New century of cinema

Jeanne Dewsnup, owner of the Egyptian Theater in Delta, borrowed $90,000 to buy a digital recorder nearly five years ago. The theater, which first opened in 1928, exhibits an architectural style inspired by King Tut’s tomb, a popular trend that influenced movie theaters across the nation after the tomb was discovered in 1922. It is listed on the National Register of Historic Places.

Owner of Delta’s Egyptian Theater since 1966, Jeanne Dewsnup is shown at the downtown ticket window. She is able to show 3-D movies with the conversion from celluloid film to digital hard drives.



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Advocates of digital projection technology have clearly won Hollywood’s battle for the celluloid heart of cinema.

Film production companies no longer distribute traditional celluloid prints. The 100-year-old medium rarely used to make movies today is headed the way of vinyl, Betamax and the eight-track tape.

“This new distribution method requires a digital cinema projector, which costs an average of $60,000 to $70,000 each,” said Kathy Green, Colorado Office of Economic Development and International Trade spokeswoman, in a news release.

Many small, independent theaters unable to pay the cost of conversion risk extinction unless they make the jump to digital, Green said.


The new method is much cheaper than the old-fashioned process, which called for giant reels of 35 mm film to be delivered to theater owners, each print costing about $1,500 to make, according to an April 12, 2012, article in LA Weekly.

“Multiply that by 4,000 copies—one for each movie on each screen in each multiplex around the country—and the numbers start to get ugly. By comparison, putting out a digital copy costs a mere $150,” reporter Gendy Alimurung wrote.

Digital projectors are equipped to download hard drives and require a digital key supplied by the distributor to unscramble the recording before the movie can be shown, said Jeanne Dewsnup, owner of Delta’s Egyptian Theater since 1966.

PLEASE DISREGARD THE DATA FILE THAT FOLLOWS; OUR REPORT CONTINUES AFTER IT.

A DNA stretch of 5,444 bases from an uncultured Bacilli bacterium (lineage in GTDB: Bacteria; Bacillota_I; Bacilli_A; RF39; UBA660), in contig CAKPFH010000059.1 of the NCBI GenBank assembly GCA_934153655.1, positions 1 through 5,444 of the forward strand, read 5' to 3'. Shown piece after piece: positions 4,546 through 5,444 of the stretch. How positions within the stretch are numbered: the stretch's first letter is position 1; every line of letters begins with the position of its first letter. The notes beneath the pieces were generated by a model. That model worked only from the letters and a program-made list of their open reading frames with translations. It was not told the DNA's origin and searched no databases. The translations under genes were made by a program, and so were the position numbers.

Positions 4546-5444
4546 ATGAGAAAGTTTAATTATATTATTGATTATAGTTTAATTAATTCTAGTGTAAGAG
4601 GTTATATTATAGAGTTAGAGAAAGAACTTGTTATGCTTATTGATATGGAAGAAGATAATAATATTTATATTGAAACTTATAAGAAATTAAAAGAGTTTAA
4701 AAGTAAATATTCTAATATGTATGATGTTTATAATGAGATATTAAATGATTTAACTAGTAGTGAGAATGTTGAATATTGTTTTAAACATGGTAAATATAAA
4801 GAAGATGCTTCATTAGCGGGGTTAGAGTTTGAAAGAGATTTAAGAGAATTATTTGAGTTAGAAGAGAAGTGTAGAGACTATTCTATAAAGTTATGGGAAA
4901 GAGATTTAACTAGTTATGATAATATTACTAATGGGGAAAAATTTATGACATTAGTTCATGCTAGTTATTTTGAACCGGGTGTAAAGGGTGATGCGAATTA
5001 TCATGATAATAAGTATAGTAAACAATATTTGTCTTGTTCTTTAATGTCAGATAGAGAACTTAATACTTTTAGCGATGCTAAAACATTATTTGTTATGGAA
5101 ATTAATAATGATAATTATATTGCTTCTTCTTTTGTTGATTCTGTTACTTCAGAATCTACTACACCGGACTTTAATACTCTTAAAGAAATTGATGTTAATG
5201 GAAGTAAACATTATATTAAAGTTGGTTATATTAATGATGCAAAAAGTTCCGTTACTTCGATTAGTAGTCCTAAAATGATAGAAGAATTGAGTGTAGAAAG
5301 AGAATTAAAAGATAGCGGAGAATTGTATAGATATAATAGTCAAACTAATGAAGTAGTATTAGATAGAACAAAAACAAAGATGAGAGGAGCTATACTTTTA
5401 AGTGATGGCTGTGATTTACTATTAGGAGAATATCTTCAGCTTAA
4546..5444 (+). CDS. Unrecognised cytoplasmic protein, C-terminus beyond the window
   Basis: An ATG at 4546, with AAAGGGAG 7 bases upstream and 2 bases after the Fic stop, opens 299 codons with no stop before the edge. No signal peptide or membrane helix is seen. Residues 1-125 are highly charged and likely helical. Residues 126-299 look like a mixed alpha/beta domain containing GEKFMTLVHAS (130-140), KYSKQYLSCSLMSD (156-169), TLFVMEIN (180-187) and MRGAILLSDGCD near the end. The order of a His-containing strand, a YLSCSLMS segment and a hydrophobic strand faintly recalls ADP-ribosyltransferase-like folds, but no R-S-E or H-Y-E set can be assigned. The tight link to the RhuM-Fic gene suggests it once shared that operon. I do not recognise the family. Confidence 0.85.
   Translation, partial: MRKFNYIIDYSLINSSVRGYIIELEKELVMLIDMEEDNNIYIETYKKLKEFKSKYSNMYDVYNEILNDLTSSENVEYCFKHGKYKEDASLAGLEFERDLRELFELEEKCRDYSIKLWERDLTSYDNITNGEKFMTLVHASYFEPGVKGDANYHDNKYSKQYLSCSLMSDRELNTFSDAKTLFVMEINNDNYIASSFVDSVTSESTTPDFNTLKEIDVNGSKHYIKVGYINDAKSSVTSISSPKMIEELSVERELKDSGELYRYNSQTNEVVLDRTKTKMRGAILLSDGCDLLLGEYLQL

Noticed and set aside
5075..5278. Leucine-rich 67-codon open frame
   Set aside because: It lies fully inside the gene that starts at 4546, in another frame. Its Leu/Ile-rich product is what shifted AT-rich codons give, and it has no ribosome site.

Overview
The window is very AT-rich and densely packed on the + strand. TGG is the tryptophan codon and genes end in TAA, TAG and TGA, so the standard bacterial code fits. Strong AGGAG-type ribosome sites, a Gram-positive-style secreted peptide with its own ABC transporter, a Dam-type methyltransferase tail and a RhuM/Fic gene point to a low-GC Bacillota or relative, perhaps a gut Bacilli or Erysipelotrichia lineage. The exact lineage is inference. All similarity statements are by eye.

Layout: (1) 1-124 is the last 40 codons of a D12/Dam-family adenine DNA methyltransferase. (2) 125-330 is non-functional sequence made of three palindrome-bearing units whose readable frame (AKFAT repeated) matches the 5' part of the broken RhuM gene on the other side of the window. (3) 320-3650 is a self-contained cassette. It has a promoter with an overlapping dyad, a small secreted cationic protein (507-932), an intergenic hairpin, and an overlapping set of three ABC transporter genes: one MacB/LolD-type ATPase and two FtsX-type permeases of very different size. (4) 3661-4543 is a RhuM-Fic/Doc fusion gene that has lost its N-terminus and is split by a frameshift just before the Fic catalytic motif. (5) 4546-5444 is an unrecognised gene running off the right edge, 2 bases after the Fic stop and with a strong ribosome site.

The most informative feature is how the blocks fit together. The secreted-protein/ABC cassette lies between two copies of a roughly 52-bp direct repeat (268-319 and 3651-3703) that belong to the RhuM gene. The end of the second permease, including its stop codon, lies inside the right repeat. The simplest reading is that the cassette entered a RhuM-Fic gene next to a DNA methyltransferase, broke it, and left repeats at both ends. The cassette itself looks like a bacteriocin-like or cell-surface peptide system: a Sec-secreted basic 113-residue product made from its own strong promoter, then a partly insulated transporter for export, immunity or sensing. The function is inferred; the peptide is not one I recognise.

Art film supporters, recognizing the threat, coalesced earlier this month to announce a small grant program tailored for independent movie houses grasping for a lifeline. 

The Rural Theater Digital Conversion Grant program, spearheaded by the state office of economic development, gives up to $30,000 in matching funds to qualifying independent theaters.

If its application is approved, Grand Junction’s Avalon Theatre will receive up to $20,000 in grant money from the program, enough to pay half the replacement cost of an up-to-date digital projector for its film presentations, said Avalon Theatre Foundation Development Director Robin Brown.

“For us, it was very convenient, because this transition happened during our capital campaign,” Brown said. “It couldn’t have worked out better. Most theaters are really, really scrambling to come up with (matching funds).”

Many independent theaters are turning to online investment vehicles like Kickstarter to raise the money they need to buy digital projectors, she said.

As of Wednesday, Kickstarter listed 16 investment funds created by movie theater owners and film societies, including the Denver Film Society, seeking $16,000 to $180,000 to buy digital projectors.

Of those, eight succeeded in raising the desired funds so far and five fell short.


The grant program comes too late for several independent Western Slope movie theaters that saw the writing on the wall when James Cameron’s “Avatar” broke box office records in 2009.

“The 3-D blockbuster could only be shown via digital projectors and so the first wave of theaters upgraded in a hurry,” Alimurung wrote in LA Weekly.

That wave included the Egyptian in Delta and the Fox and San Juan theaters in Montrose, which together borrowed hundreds of thousands of dollars at commercial rates to complete their conversion. The Rural Theater Digital Conversion Grant program did not exist when those theaters converted.

“We sure would have liked to have gotten in on that,” said Michael Hunter, owner of the Fox and San Juan since 1975.

The Egyptian, which first opened in 1928, exhibits an architectural style inspired by King Tut’s tomb, a popular trend that influenced movie theaters across the nation after the tomb was discovered in 1922.

Listed on the National Register of Historic Places, the Egyptian borrowed $90,000 to buy a digital recorder nearly five years ago, Dewsnup said.

“That made us able to show 3-D movies,” Dewsnup said. “We went from reels and carbon arc (lamps) and then we graduated to ... platters. After that, the next step was digital.”

Hunter said he obtained a business loan from Wells Fargo Bank for $480,000 to buy six projectors.

“We took on an extra $12,000 a month in debt,” he said.

Incentive fees paid by distributors that encourage theater owners to play first-run movies from digital hard drives made the loans affordable, Hunter said. 

“I don’t know that it’s helped business,” he said. “If people want to see the movie, they come. And if they don’t, they don’t. I know it’s a much-improved presentation. No scratches. It’s a better picture. Left to right, top to bottom, it’s perfect.”


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